Fennel, commonly known as Foeniculum vulgare, is a flowering plant that belongs to the carrot family. It is native to the Mediterranean region but is now cultivated in many parts of the world. The ancient Romans supposedly referred to it as “the herb of sight” due to its alleged benefits for eye health. Some new research is showing that this might actually be true.
Fennel, Fennel Seeds, and Their Benefits
Fennel seeds, derived from the fennel plant, are widely used in cuisines for their aromatic flavor. Fennel seeds have also been associated with several health benefits besides their culinary use. Although much of the evidence supporting these benefits is based on traditional use and animal studies, they are still worth exploring. While fennel can’t necessarily replace modern medicine, some evidence suggests it can help. (1)
1. Digestive Health
Fennel seeds have long been used as a natural remedy for digestive issues such as bloating, indigestion, and flatulence. Their carminative properties help to relieve intestinal spasms, reducing discomfort and promoting better digestion. They are also used as a breath freshener, which is why fennel seeds are often chewed after a meal. Research shows that fennel helps to prevent the development of stomach ulcers and alleviate symptoms such as abdominal pain, nausea and vomiting caused by gastric reflux disease (GERD). (2)
2. Antioxidant Properties
Fennel seeds contain antioxidants like flavonoids and phenolic compounds that help protect the body against oxidative stress. These antioxidants neutralize harmful free radicals, reducing the risk of chronic diseases and supporting overall health. Fennel seeds have been found to have anti-cancer properties that help prevent the development of several types of cancer, including uterine, ovarian, and prostate cancer. They contain high amounts of phytonutrients, which have been shown to inhibit tumor growth in some studies. (3)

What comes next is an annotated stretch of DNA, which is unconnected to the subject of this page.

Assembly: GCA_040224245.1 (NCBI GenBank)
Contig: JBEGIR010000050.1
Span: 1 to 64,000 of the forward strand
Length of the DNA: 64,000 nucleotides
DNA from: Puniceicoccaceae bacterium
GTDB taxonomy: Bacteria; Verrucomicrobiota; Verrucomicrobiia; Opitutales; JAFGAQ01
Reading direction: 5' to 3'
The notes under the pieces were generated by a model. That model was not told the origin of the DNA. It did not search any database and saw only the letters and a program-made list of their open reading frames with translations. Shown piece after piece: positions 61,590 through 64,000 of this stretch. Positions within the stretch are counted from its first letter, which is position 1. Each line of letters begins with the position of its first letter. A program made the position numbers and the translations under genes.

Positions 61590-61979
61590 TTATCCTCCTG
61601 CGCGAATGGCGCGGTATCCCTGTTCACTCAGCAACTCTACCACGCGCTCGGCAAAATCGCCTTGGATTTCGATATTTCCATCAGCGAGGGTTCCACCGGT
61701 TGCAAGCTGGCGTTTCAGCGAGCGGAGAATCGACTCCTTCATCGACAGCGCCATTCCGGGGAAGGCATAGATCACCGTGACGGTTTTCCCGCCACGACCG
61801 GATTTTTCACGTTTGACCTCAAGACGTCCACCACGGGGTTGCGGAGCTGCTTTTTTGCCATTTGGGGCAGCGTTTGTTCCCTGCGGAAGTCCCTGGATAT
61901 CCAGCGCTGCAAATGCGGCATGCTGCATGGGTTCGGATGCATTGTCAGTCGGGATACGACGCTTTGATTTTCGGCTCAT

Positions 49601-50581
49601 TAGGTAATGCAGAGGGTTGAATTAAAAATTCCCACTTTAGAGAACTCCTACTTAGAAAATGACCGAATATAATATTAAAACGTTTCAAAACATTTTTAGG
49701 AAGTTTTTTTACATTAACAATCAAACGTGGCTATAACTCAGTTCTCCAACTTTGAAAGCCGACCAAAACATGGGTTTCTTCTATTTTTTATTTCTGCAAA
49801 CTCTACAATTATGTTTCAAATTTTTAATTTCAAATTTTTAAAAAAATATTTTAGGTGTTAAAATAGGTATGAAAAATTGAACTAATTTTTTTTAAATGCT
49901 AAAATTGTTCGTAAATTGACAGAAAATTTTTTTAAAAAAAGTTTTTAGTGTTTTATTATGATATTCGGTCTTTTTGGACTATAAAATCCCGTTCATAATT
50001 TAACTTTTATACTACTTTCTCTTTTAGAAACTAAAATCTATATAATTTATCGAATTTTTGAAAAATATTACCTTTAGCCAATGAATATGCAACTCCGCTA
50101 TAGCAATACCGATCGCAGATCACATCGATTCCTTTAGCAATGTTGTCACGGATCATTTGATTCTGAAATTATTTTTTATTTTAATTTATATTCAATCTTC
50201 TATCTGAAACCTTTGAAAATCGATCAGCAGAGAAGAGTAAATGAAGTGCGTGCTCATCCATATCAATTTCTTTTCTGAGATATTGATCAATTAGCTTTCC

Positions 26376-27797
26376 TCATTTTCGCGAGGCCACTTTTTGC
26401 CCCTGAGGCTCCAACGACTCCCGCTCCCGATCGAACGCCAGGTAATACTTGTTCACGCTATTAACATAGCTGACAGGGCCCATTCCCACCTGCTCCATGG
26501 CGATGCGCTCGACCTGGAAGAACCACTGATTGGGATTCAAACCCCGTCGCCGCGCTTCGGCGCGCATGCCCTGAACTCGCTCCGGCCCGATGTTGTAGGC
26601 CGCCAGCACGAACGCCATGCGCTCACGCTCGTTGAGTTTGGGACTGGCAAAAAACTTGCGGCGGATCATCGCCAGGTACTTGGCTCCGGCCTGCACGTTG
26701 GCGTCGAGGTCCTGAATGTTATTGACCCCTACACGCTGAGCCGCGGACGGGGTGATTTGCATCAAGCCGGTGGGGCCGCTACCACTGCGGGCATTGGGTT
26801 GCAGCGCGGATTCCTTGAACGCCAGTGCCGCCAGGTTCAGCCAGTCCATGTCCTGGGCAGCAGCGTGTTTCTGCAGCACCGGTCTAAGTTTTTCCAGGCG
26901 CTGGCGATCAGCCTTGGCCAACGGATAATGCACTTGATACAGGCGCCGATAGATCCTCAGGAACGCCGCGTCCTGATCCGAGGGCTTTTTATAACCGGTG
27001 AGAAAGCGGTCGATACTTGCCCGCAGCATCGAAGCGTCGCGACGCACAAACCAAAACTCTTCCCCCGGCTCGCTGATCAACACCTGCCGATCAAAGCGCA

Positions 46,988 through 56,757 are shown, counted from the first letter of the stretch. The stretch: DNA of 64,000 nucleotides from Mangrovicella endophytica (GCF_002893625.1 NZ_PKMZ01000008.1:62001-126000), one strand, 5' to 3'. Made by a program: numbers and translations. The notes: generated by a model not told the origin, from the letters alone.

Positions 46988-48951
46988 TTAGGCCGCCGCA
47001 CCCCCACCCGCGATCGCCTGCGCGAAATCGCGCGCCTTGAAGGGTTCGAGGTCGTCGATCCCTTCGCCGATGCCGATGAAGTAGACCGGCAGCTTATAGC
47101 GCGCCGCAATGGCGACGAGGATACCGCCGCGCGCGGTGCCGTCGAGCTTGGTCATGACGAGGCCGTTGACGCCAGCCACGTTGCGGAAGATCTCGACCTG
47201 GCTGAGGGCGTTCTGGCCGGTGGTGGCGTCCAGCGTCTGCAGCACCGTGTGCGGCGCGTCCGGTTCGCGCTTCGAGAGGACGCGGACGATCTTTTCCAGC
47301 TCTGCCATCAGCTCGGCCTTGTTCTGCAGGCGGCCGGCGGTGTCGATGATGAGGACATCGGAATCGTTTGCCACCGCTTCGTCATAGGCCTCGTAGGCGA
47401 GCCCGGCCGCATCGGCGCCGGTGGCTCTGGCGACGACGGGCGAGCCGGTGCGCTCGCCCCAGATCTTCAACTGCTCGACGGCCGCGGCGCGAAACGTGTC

Read: 8 Useful Herbs for Memory and Brain Health
3. Eye Health
Some studies suggest that extracts of fennel seeds may have potential benefits for vision and eyesight. Animal studies have shown that these extracts could have potential use in the treatment of glaucoma, a condition that damages the optic nerve and can lead to vision loss if left untreated. Studies also found that fennel extracts could also help protect against cataracts, a condition in which the lenses of the eyes become cloudy and develop hard-to-correct vision defects. (4)
4. Diuretic Properties
Fennel seeds have diuretic properties, meaning they can increase urine production and promote the elimination of excess fluids and toxins from the body. This property may be beneficial for individuals with conditions such as hypertension, as reducing excess fluid levels may help lower blood pressure. (5)
5. Anti-Inflammatory Properties
Fennel seeds contain compounds with anti-inflammatory properties, such as anethole and quercetin. These compounds have been found to inhibit the production of inflammatory molecules, thereby reducing inflammation in the body. Regularly consuming fennel seeds may help alleviate symptoms of inflammatory conditions like arthritis and asthma. (6)
6. Oral Health
Chewing fennel seeds can help freshen breath and improve oral health. Fennel seeds have antimicrobial properties that can fight mouth bacteria, reducing gum disease and cavities risk. Additionally, their natural aromatic compounds can leave a pleasant taste and scent in the mouth. (7)
7. Respiratory Health
Fennel seeds have expectorant properties that can help loosen phlegm and mucus in the respiratory tract, making coughing and alleviating congestion easier. They are often used as a natural remedy for respiratory problems like coughs, bronchitis, and asthma. (8)
The Bottom Line
It is important to note that while fennel seeds have been used traditionally for various purposes, scientific evidence for their benefits is still limited. More research is needed to provide stronger support for their potential health effects. As with any dietary supplement or remedy, it is always advisable to consult with a healthcare professional before incorporating fennel seeds or any other herbal remedy into your routine.
Overall, fennel and fennel seeds can be a flavorful addition to your dishes, and while they may offer some potential health benefits, it’s always best to maintain a balanced diet and consult a healthcare professional for personalized advice.
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- “Foeniculum vulgare: A comprehensive review of its traditional use, phytochemistry, pharmacology, and safety.” Science Direct. Manzoor A. Rather, et al. November 2016.
- “Foeniculum vulgare Mill: A Review of Its Botany, Phytochemistry, Pharmacology, Contemporary Application, and Toxicology.” NCBI. Shamkant B. Badgujar, et al. August 2014.
- “Phenolics and Volatile Compounds of Fennel (Foeniculum vulgare) Seeds and Their Sprouts Prevent Oxidative DNA Damage and Ameliorates CCl4-Induced Hepatotoxicity and Oxidative Stress in Rats.” NCBI. Hassan Barakat, et al. November 2022.
- “Indian traditional medicinal plants in ophthalmic diseases.” NCBI. Sana Nafees, et. November- December 2022.
- “Chapter 55 – Usage and Significance of Fennel (Foeniculum vulgare Mill.) Seeds in Eastern Medicine.” Science Direct. Hafiz Abubaker Saddiqi and Zafar Iqbal. 2011.